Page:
CEDAR SPRINGS, Mich. — Certain medical procedures are not being performed during Governor Whitmer's extended stay-at-home order.
But there are people we spoke with who say their surgery should be considered life-saving.
According to the Michigan Ambulatory Surgery Association, there are currently more than 390,000 people who need some form of outpatient surgery.
The governor's executive order has put a majority of them on hold. Like Lori Faber's amputation of her leg.
“When you have dead bone inside of you and it is continuing to die and your foot is dying on the end of your leg it’s horrible," said Faber.
She had a motorcycle accident on private property in Michigan in 2015. The Cedar Springs woman crushed her ankle and almost lost her foot.
“I do lymph massages and epsom salt soaks and take anti-inflammatories and elevation and ice packs and everything I can to reduce inflammation,” she said.
Faber has has five surgeries in two years. Doctors performed two bone grafts as well, but when her body rejected the hardware and she couldn't breathe, it had to be removed.
Lori says she recently had a CAT scan showing her bone was dead in her leg. That's when doctors gave her a shot of cortisone.
It caught fire, anger in my ankle and it caused the bone to die faster and it caused increasing swelling rapidly.”
Her husband's been driving her around and she's had to use crutches because it's too painful to walk on her own.
“The dead bone had gone too far for fusion and so we agreed that amputation was my only option," said Faber.
But under the governor's stay-at-home order, non-essential procedures are on hold. Those are the ones that are not necessary to address a medical emergency or preserve the health and safety of a patient as determined by a medical provider.
Lori says a note from her doctor says in part, "I want you to know that we are concerned about getting your issue resolved as quick as possible. This is not an ideal situation for you and I don't want you to think that I am minimizing your situation. Until further notice, we are unable to proceed with the amputation."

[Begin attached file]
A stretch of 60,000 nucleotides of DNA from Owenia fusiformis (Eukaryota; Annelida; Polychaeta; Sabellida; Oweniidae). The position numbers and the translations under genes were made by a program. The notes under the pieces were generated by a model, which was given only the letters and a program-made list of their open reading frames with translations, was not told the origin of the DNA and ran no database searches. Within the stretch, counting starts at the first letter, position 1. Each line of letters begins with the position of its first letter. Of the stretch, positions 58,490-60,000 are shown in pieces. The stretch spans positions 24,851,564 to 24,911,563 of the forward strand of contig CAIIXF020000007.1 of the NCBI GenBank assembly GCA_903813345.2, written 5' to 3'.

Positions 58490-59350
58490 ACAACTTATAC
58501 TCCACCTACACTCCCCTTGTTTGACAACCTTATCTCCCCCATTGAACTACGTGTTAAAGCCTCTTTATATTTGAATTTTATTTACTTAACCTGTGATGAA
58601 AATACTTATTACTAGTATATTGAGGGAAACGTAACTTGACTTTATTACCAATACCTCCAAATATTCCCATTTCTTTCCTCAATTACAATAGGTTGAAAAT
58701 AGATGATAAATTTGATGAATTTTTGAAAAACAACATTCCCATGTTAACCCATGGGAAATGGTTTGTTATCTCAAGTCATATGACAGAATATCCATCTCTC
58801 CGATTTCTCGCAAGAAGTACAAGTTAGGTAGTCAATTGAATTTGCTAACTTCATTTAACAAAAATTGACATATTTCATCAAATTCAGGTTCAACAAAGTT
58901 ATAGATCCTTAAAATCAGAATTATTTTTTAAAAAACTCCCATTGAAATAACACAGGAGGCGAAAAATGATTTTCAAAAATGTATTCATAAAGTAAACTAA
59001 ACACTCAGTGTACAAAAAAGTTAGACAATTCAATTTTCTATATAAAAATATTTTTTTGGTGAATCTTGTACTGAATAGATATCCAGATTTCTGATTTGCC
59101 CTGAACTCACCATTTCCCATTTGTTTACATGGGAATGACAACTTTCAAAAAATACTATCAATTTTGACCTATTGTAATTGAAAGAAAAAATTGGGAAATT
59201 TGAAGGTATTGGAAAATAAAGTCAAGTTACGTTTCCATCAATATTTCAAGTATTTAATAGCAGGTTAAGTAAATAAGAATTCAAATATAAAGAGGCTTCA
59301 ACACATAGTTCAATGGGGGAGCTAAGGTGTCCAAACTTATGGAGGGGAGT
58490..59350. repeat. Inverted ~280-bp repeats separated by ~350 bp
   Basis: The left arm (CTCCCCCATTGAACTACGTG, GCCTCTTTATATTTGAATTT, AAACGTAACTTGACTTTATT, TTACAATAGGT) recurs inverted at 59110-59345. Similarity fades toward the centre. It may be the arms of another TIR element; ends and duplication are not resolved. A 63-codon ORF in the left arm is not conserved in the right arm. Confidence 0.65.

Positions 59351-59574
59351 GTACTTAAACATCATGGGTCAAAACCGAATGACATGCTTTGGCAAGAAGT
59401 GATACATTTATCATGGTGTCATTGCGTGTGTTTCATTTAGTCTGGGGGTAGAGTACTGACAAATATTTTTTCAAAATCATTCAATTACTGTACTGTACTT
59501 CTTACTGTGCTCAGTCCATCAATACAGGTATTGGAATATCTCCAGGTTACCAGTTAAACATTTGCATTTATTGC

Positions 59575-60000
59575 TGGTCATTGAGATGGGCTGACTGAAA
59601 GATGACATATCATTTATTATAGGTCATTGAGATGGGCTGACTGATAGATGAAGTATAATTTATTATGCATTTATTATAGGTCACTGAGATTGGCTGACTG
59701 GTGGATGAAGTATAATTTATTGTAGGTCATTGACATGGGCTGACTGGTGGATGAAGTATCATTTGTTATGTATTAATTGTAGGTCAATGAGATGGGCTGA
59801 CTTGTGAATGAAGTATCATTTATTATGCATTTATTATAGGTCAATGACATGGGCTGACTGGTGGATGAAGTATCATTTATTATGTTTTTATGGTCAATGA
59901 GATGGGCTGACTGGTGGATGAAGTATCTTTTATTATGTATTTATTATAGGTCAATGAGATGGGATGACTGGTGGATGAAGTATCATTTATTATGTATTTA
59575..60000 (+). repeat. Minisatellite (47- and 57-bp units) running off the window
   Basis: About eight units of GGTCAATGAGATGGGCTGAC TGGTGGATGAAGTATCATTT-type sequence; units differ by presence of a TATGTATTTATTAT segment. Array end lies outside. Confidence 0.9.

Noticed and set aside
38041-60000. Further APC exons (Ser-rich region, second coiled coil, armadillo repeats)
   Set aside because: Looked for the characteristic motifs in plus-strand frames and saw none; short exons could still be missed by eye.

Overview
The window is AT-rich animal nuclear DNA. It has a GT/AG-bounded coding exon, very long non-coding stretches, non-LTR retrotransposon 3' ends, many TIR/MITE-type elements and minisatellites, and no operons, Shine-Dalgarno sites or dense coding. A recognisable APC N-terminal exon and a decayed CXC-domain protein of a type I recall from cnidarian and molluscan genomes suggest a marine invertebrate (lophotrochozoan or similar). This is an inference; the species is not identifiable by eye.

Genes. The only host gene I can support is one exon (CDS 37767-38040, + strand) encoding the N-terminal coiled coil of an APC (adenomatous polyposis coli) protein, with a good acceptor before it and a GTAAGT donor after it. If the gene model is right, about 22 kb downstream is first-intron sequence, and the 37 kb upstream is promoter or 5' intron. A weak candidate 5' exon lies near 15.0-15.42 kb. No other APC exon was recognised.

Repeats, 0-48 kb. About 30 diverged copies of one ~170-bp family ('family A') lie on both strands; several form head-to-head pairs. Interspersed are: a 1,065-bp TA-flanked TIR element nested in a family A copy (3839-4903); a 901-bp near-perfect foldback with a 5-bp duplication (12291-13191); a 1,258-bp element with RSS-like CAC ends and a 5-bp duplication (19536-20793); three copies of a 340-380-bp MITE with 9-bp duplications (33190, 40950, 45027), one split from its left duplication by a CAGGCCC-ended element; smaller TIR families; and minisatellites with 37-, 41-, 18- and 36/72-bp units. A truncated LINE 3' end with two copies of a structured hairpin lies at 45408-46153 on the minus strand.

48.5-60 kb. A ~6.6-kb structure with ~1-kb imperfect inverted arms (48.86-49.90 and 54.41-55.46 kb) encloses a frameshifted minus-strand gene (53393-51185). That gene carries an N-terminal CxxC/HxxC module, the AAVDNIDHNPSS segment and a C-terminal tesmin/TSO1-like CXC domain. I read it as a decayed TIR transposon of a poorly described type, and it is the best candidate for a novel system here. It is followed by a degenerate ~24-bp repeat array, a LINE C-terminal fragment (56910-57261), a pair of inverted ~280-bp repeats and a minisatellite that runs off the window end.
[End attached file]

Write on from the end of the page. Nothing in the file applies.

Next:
“So they tell you they cannot help you and they send you home to get gangrene is basically what they’re telling me,” she said.
Lori tells FOX17 that a blood test showed no sepsis or gangrene but yet she's worried they could develop and spread.
“I can feel it but it can’t be quantitatively measured in a test tube and they go by that one blood test number and if that blood test number is ok then they tell you ‘you go home and wait’."
She understands that everyone is under extreme pressure now, she's not the only one needing surgery, and medical staff is overwhelmed.
“But I am one person being shoved under the carpet because no one has to take responsibility for me," she said.
Spectrum Health sent us a statement saying in part, "This is a difficult time. Elective and non-emergency surgeries have been postponed due to the governor's executive order, but also because it was the right thing to do... During this time, urgent and emergency procedures, surgeries and appointments are being conducted daily. We cannot comment on this patient's condition due to medical confidentiality. However, please know that our physicians continue to review all surgeries, radiology exams and in-person physician appointments to ensure we preserve the health and safety of each patient."
Spectrum says urgent surgeries are still taking place. That includes procedures like removing blood clots and cancerous tumors. Doctors are also working on heart bypass surgeries and traumas that come in.
Chemotherpy and radition treatments are continuing as well for some patients.
As for Lori, she says her next appointment is in June, but she's still not sure when she'll have the surgery.